We visited food heaven in Montreal last week. Evelyn and David – our uber-foodie friends from Vermont – planned each decadent instant. Adam and I went along for the ride.
And, oh, what a ride.
Trying to write – in flowing, descriptive prose – about the delights of this most culinary of North American cities has escaped my mind, pen and keyboard. I just can’t do the experience justice. Can’t.
So I offer this list of moments instead:
- Au Pied Du Cochon’s guinea hen liver mousse with sweet aspic and pickled pearl onions nearly brought me to my knees.
- The melt-on-your-tongue duck carpaccio did bring Adam and Evelyn to theirs. (Topped with simple shaved cheddar, an over-easy egg, button mushrooms, olive oil and salt and pepper – it shouldn’t have been as good as it was.) I think Evelyn called the velvety dish “Freakin’ awesome” – repeatedly and loudly.
- Watching the line chefs spin, swerve, and bend was like viewing a chaotic, clattering, French-speaking ballet. Hint: Sit on stools 3 and 4 down from the door (out of 6 total) at the Food Bar – no pepper mills and olive oil bottles block the action in these prime seats.
- I felt my arteries harden from gazing – zombie-like – at plate after plate of poutine. Cheese curd, topped with fries cooked in duck fat, topped with gravy, finished with a melting pile of foie gras. Yowza! We opted for the foie gras terrine instead. Marvelous.
- At the chic brassiere, Holder, Adam ordered the BEST EVER beef tartare. Better even than a much-beloved version devoured in Paris a few years ago. Onion forward. Fatty, succulent meat. Touches of red pepper. It had me at first bite.
- Holder also yielded the most impressive restaurant “triage” I’ve ever witnessed. The waitress spilled Evelyn’s espresso on delivery. Five waiters converged, stripped the plates and butcher paper, flung on a new tablecloth and plopped down a fresh espresso. Within seconds. We hardly had time to blink.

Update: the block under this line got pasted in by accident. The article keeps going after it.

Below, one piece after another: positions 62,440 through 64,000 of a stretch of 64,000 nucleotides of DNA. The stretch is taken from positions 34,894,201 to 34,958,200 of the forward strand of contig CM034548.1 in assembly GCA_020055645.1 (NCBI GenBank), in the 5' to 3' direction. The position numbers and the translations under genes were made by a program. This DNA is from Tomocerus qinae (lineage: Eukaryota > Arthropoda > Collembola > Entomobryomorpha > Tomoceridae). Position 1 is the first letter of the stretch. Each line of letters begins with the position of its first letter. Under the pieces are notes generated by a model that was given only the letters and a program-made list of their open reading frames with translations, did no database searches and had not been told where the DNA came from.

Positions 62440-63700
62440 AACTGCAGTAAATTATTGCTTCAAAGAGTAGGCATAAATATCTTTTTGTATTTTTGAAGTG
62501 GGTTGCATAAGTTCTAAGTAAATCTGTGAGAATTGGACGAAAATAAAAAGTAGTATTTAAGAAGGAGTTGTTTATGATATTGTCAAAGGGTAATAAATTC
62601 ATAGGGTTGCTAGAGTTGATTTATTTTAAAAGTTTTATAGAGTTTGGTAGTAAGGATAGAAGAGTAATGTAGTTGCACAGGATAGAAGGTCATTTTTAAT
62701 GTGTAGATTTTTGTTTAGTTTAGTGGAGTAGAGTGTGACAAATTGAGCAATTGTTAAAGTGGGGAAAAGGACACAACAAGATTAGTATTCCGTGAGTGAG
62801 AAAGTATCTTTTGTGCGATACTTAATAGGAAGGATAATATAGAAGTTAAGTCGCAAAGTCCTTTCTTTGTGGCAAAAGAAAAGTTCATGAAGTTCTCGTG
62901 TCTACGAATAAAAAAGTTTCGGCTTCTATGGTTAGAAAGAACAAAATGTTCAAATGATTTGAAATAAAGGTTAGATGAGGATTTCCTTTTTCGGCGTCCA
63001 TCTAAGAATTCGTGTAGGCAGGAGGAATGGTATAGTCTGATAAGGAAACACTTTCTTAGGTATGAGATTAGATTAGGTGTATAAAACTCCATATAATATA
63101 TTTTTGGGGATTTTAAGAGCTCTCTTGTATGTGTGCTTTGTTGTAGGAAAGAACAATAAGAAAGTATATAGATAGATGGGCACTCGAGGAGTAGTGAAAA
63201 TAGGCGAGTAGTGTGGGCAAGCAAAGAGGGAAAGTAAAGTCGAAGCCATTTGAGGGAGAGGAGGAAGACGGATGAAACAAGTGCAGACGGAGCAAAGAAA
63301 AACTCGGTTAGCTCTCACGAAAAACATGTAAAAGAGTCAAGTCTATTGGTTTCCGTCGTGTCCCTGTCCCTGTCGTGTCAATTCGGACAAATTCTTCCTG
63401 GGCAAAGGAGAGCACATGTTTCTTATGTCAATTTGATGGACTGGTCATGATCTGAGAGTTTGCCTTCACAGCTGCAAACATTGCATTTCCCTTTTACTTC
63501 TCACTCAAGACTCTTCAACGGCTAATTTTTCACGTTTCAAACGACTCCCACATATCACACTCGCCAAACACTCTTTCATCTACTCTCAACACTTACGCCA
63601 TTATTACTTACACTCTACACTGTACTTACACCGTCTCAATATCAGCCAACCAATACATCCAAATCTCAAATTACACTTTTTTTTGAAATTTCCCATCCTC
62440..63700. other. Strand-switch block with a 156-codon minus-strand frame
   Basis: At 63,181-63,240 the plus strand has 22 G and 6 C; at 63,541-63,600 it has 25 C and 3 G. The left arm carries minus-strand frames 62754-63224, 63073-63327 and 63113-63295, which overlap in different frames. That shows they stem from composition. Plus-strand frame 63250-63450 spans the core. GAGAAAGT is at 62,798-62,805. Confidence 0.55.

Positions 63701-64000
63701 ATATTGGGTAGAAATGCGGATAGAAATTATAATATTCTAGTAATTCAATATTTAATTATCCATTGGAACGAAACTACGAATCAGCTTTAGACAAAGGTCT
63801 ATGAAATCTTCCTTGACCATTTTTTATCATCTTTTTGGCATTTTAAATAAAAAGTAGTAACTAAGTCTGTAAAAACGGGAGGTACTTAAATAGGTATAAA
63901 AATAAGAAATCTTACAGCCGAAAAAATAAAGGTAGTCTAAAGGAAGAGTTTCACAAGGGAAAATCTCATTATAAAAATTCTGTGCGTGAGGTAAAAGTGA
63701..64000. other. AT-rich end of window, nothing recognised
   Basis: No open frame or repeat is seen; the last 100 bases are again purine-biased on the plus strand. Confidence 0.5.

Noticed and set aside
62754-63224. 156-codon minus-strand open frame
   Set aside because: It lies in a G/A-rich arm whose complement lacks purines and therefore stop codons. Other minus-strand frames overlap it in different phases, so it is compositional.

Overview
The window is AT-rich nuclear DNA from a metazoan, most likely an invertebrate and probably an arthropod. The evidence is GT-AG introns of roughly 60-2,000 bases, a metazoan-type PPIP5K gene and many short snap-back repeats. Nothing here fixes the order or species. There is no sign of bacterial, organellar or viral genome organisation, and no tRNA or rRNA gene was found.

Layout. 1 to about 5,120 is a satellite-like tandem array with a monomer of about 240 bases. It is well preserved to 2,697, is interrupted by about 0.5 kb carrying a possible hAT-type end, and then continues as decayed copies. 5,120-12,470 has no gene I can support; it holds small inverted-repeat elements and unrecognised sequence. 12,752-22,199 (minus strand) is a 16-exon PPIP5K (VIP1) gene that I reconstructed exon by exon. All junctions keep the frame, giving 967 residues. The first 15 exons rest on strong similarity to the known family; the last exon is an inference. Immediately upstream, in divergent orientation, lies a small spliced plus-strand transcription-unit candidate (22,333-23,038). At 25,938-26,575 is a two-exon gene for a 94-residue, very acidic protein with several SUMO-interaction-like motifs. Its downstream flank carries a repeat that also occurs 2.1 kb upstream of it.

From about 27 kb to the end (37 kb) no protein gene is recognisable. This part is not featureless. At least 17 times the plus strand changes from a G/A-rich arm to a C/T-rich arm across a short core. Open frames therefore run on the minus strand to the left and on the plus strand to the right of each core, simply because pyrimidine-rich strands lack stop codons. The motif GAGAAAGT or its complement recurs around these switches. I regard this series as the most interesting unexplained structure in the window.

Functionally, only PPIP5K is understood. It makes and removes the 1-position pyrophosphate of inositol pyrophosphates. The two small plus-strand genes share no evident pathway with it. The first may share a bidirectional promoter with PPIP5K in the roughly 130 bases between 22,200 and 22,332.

- At funky Restaurant DNA near the river, my red onion soup with chicken liver dumplings filled me with joy. I mean it. I sat in a warm huddle of happiness – letting the fragrant steam fill my nostrils. Paired with La Barberie Rouse, a Quebec-brewed bitter red ale, it made for a sensory, savory lunch.
- Each morning we sipped flavorful espresso and munched fresh fruit and flaky, crackly – and not too sweet – chocolate croissants at our hotel – Le Petit Hotel on Rue Saint-Paul in Old Montreal. At $148 a night, this hip boutique hotel is a steal. Best beds and continental breakfast ever!
Now, not everything was wine and roses. Holder’s insane wine list mark-up drove us to cheap-ish Prosecco. The sauce on my gnocchi at DNA sadly resembled Chef Boyardee, and Adam’s chocolate pot de crème would cream Au Pied Du Cochon’s.
But, the things that were wonderful were out of this world wonderful.
Montreal is just a hair over 5 hours from Portland.
If you love food. Go.